Extreme IO performance with parallel Apache Parquet in Python

apache arrow

Wes McKinney


February 10, 2017

In this post, I show how Parquet can encode very large datasets in a small file footprint, and how we can achieve data throughput significantly exceeding disk IO bandwidth by exploiting parallelism (multithreading).

Apache Parquet: Top performer on low-entropy data

As you can read in the Apache Parquet format specification, the format features multiple layers of encoding to achieve small file size, among them:

  • Dictionary encoding (similar to how pandas.Categorical represents data, but they aren’t equivalent concepts)
  • Data page compression (Snappy, Gzip, LZO, or Brotli)
  • Run-length encoding (for null indicators and dictionary indices) and integer bit-packing

To give you an idea of how this works, let’s consider the dataset:

['banana', 'banana', 'banana', 'banana', 'banana', 'banana',
 'banana', 'banana', 'apple', 'apple', 'apple']

Almost all Parquet implementations dictionary encode by default. So the first pass encoding becomes:

dictionary: ['banana', 'apple']
indices: [0, 0, 0, 0, 0, 0, 0, 0, 1, 1, 1]

The dictionary indices are further run-length encoded:

dictionary: ['banana', 'apple']
indices (RLE): [(8, 0), (3, 1)]

Working backwards, you can easily reconstruct the original dense array of strings.

In my prior blog post, I created a dataset that compresses very well with this style of encoding. When writing with pyarrow, we can turn on and off dictionary encoding (which is on by default) to see how it impacts file size:

import pyarrow.parquet as pq

pq.write_table(dataset, out_path, use_dictionary=True,

With a dataset that occupies 1 gigabyte (1024 MB) in a pandas.DataFrame, with Snappy compression and dictionary encoding, it occupies an amazing 1.436 MB, small enough to fit on an old-school floppy disk. Without dictionary encoding, it occupies 44.4 MB.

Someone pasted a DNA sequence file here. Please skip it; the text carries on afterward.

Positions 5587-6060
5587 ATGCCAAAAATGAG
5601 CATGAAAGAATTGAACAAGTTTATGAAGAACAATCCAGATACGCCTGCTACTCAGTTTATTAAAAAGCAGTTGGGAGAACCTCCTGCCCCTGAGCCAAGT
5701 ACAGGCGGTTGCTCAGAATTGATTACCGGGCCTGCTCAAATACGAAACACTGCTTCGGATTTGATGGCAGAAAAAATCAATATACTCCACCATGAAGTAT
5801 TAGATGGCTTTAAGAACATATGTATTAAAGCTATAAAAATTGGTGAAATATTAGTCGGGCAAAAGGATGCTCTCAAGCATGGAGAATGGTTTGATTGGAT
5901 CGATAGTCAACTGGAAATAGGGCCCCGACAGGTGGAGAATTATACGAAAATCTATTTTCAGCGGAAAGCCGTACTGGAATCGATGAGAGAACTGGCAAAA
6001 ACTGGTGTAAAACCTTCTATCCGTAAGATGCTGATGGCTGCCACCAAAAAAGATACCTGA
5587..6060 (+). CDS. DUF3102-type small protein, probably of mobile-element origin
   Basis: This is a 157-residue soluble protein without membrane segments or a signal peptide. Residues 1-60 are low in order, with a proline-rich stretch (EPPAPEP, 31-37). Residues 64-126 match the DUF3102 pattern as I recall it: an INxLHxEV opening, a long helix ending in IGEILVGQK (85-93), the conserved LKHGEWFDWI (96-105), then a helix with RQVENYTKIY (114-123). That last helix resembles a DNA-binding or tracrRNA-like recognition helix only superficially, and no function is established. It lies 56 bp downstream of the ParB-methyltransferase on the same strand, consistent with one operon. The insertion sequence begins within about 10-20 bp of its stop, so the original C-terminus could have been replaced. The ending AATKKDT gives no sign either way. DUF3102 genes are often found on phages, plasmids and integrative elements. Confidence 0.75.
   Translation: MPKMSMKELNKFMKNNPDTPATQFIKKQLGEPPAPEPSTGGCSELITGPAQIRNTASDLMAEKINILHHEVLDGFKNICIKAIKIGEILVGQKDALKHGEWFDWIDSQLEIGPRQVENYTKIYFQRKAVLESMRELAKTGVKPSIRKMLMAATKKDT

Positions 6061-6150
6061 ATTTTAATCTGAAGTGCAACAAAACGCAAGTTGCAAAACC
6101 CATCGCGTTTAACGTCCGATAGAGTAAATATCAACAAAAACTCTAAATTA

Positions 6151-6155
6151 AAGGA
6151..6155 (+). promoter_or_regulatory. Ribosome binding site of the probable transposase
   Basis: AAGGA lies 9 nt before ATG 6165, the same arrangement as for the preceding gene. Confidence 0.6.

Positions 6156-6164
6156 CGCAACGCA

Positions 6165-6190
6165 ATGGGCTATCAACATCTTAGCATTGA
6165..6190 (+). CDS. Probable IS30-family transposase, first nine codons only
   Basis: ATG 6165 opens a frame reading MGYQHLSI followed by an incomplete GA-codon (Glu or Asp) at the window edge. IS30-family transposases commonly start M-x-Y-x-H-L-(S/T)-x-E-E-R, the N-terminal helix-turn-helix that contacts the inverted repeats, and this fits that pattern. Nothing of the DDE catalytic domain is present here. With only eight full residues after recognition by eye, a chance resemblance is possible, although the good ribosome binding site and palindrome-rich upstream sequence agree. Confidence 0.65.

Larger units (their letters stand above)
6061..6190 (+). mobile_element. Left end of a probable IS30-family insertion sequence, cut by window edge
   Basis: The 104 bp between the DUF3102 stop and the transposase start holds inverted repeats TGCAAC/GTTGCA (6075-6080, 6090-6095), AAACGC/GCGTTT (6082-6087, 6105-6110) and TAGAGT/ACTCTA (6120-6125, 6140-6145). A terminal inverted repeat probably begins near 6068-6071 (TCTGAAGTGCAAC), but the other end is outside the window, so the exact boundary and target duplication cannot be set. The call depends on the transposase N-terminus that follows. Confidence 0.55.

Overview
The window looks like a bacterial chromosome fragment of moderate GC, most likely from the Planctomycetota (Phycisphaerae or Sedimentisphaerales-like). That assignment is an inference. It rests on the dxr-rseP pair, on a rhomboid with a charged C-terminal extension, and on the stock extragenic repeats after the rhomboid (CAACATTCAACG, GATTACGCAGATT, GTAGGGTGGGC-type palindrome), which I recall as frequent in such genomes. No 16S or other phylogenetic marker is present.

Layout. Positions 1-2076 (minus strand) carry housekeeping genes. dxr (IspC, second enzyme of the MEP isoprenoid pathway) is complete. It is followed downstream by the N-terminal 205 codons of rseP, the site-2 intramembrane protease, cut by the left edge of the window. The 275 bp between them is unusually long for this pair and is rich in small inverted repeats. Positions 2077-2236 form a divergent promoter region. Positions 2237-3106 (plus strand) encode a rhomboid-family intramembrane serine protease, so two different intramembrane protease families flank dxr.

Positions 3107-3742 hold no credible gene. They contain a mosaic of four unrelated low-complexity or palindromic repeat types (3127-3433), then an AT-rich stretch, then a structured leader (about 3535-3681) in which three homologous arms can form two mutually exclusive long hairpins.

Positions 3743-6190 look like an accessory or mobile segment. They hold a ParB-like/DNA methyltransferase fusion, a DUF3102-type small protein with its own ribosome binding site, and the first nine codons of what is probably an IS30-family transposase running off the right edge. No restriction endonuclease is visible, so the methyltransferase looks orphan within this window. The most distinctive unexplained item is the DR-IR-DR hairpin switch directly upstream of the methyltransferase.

Parallel reads in parquet-cpp via PyArrow

In parquet-cpp, the C++ implementation of Apache Parquet, which we’ve made available to Python in PyArrow, we recently added parallel column reads.

To try this out, install PyArrow from conda-forge:

conda install pyarrow -c conda-forge

Now, when reading a Parquet file, use the nthreads argument:

import pyarrow.parquet as pq

table = pq.read_table(file_path, nthreads=4)

For low entropy data, decompression and decoding becomes CPU-bound. Because we are doing all the work in C++, we are not burdened by the concurrency issues of the GIL and thus can achieve a significant speed boost. See the results I achieved reading a 1 GB dataset to a pandas DataFrame on my quad-core laptop (Xeon E3-1505M, NVMe SSD):

Parallel Parquet Python performance

Click here for full benchmarking script

I included performance both for the dictionary-encoded and non-dictionary encoded cases. For low entropy data, even though the files are all small (~1.5 MB with dictionaries and ~45 MB without), the impact of dictionary encoding on performance is substantial. With 4 threads, the performance reading into pandas breaks through an amazing 4 GB/s. This is much faster than Feather format or other alternatives I’ve seen.


With the 1.0 release of parquet-cpp (Apache Parquet in C++) on the horizon, it’s great to see this kind of IO performance made available to the Python user base.

Since all of the underlying machinery here is implemented in C++, other languages (such as R) can build interfaces to Apache Arrow (the common columnar data structures) and parquet-cpp. The Python bindings are a lightweight wrapper on top of the underlying libarrow and libparquet C++ libraries.